Watch: Sudanese Minister invites Jews to return

Sudan's new Minister of Religious Affairs calls on Jews to return to the country following overthrow of Omar al-Bashir.

Elad Benari,

Sunset view of Khartoum, Sudan
Sunset view of Khartoum, Sudan
iStock

Nasr Al-Din Mufreh, Sudan's Minister of Religious Affairs, said in an interview on Saturday on the Al-Arabiya Network that Sudan is pluralistic in its views, values, cultures, ideologies, Islamic schools of thought, and religions, and he called upon Jewish minorities that may have left Sudan to reclaim their Sudanese citizenship and return to the country, which he pointed out is now ruled by secular law.

On a same-day interview on Sudania 24 TV, Sudanese writer Haidar Al-Mukashafi said that the Jewish presence in Sudan dates back over 1000 years, and he said that this may be evidenced by a rumor in the Sudanese city of Merow that Prime Minister Binyamin Netanyahu was born and raised in Sudan.

Al-Mukashafi said that Jews and other minorities may return to Sudan if reforms take place and if there are incentives to do so.

Both interviews were translated by the Middle East Media Research Institute (MEMRI) and come in the wake of the overthrowing of former Sudanese dictator Omar al-Bashir in April of this year.

Bashir was replaced by the Transitional Military Council (TMC) after several months of street protests calling on him to step down. Following further protests, the TMC and the Forces of Freedom and Change (FFC) alliance agreed in July to a 39-month transition process to return to democracy, including the creation of executive, legislative and judicial institutions and procedures.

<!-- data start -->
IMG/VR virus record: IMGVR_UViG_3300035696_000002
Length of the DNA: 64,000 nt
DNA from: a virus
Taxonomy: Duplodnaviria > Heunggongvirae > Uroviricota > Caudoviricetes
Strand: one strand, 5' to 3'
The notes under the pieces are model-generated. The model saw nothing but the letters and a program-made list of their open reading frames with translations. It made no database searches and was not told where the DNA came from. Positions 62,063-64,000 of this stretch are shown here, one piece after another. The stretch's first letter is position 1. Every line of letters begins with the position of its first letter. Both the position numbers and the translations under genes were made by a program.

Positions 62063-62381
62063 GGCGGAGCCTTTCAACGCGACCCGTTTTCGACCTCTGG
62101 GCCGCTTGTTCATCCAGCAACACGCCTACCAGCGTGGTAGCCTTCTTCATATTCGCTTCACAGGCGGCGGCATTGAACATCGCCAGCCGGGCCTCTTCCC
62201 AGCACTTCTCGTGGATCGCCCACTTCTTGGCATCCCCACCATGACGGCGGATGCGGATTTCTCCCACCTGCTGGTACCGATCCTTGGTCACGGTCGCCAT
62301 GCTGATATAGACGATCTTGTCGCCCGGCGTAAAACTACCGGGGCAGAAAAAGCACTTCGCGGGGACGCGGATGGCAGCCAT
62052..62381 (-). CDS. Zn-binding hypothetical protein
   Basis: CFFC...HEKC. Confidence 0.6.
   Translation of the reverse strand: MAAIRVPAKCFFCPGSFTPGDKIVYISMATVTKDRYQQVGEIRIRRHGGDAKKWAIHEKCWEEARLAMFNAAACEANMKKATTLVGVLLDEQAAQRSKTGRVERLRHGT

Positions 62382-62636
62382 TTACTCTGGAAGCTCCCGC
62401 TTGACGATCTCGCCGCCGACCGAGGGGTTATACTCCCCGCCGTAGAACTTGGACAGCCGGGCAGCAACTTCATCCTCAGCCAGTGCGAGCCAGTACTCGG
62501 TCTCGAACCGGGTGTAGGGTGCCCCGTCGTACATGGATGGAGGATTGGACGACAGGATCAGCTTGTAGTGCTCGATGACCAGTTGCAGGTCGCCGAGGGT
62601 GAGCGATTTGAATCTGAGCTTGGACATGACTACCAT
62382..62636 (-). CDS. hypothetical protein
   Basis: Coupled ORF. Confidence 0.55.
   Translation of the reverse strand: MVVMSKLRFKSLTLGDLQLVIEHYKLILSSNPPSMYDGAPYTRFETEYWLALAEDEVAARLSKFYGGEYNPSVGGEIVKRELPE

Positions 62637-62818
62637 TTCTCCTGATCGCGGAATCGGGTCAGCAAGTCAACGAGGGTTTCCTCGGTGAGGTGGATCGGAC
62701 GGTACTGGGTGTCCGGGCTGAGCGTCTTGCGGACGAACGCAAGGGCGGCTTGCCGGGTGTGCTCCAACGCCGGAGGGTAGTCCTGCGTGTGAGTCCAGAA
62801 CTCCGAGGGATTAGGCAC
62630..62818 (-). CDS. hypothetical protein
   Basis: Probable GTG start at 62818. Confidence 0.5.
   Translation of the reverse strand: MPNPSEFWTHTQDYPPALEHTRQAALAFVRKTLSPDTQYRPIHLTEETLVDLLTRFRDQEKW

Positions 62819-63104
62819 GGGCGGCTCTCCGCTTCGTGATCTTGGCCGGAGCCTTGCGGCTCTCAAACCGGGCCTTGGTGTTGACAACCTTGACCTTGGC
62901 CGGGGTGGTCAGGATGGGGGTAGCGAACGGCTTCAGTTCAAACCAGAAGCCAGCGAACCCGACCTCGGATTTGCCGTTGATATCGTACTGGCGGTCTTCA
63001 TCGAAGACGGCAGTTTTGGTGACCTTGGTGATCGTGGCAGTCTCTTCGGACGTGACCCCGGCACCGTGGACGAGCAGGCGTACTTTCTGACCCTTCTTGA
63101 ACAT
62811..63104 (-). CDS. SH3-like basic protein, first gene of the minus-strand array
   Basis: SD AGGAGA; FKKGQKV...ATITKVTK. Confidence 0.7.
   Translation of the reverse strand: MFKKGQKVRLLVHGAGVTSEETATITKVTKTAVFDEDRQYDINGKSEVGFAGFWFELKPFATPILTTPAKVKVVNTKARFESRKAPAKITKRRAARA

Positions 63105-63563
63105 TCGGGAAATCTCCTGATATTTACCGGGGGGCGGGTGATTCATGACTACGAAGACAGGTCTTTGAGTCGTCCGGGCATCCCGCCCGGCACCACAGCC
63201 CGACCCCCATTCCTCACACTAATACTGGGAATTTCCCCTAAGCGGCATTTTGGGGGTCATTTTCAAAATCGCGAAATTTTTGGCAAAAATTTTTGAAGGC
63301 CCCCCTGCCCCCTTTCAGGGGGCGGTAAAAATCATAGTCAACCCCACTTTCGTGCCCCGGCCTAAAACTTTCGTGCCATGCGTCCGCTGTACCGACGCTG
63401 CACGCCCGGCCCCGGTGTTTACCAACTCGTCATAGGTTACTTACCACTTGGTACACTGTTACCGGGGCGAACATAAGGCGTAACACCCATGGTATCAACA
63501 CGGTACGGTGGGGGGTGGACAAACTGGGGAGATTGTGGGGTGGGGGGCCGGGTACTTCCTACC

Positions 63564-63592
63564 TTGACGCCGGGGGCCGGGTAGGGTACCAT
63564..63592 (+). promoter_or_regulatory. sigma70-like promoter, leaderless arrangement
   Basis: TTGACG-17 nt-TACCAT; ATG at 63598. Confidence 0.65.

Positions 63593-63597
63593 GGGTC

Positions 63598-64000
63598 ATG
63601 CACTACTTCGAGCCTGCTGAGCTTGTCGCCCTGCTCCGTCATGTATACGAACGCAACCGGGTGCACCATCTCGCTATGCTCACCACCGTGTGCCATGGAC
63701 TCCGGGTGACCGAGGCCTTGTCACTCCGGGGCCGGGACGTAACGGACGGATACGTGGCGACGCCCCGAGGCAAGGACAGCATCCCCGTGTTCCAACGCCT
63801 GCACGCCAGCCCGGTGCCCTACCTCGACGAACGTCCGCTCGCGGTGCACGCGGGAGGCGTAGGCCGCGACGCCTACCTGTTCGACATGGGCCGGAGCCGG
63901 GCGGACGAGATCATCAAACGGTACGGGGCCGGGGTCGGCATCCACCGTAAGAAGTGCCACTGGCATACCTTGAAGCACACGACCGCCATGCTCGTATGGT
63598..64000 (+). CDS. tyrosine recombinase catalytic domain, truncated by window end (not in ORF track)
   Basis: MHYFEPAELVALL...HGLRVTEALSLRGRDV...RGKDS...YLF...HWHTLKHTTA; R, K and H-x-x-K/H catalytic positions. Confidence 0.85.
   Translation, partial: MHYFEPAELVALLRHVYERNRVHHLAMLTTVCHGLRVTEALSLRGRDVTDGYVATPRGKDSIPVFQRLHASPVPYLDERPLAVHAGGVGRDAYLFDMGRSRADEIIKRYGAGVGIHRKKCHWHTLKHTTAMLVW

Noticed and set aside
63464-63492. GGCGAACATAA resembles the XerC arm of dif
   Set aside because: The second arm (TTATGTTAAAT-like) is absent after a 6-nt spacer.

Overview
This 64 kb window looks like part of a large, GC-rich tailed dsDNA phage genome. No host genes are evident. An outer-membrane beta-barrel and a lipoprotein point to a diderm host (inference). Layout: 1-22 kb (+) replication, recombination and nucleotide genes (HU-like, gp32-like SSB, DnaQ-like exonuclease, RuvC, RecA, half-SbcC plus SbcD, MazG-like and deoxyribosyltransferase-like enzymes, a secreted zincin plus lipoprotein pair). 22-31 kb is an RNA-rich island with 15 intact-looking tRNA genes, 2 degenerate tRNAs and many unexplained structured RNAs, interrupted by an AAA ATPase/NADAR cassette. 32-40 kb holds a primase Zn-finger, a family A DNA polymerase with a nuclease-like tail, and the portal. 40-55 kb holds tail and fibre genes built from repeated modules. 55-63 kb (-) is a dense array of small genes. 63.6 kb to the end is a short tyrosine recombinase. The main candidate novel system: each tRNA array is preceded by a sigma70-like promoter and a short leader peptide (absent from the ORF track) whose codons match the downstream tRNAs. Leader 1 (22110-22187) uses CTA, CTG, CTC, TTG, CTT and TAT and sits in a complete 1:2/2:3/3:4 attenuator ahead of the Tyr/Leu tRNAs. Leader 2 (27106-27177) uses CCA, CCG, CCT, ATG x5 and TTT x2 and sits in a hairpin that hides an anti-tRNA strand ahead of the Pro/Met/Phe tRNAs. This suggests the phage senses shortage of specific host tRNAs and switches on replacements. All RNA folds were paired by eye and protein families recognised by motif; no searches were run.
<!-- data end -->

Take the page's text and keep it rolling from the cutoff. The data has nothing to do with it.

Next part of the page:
Last week, Sudan’s new Prime Minister, Abdalla Hamdok, unveiled his new cabinet which includes four women, including the country’s first ever female foreign affairs minister.

Israel and Sudan have no formal ties. In 2016, the country’s then-Foreign Minister hinted that his country could consider normalizing ties with Israel, but the government was then quick to that his comments were “taken out of contest”.

In 2009, Sudan accused Israel of carrying out an airstrike on an arms convoy near the Red Sea in eastern Sudan.

In 2011, news outlets in Sudan claimed that Israeli fighter jets, helicopters and possibly a submarine were involved in multiple attacks on targets in the country.

In October of 2012, Sudan claimed that Israeli airstrikes caused an explosion and fire at a military factory south of the capital, Khartoum, killing two people.

Sudan claimed that four aircraft hit the Yarmouk complex, setting off a huge blast that rocked the capital before dawn.

Israel refused all comment on Sudan's accusation about the factory blast, though a top Israeli defense official said Sudan "serves as a route for the transfer, via Egyptian territory, of Iranian weapons to Hamas and Islamic Jihad terrorists."




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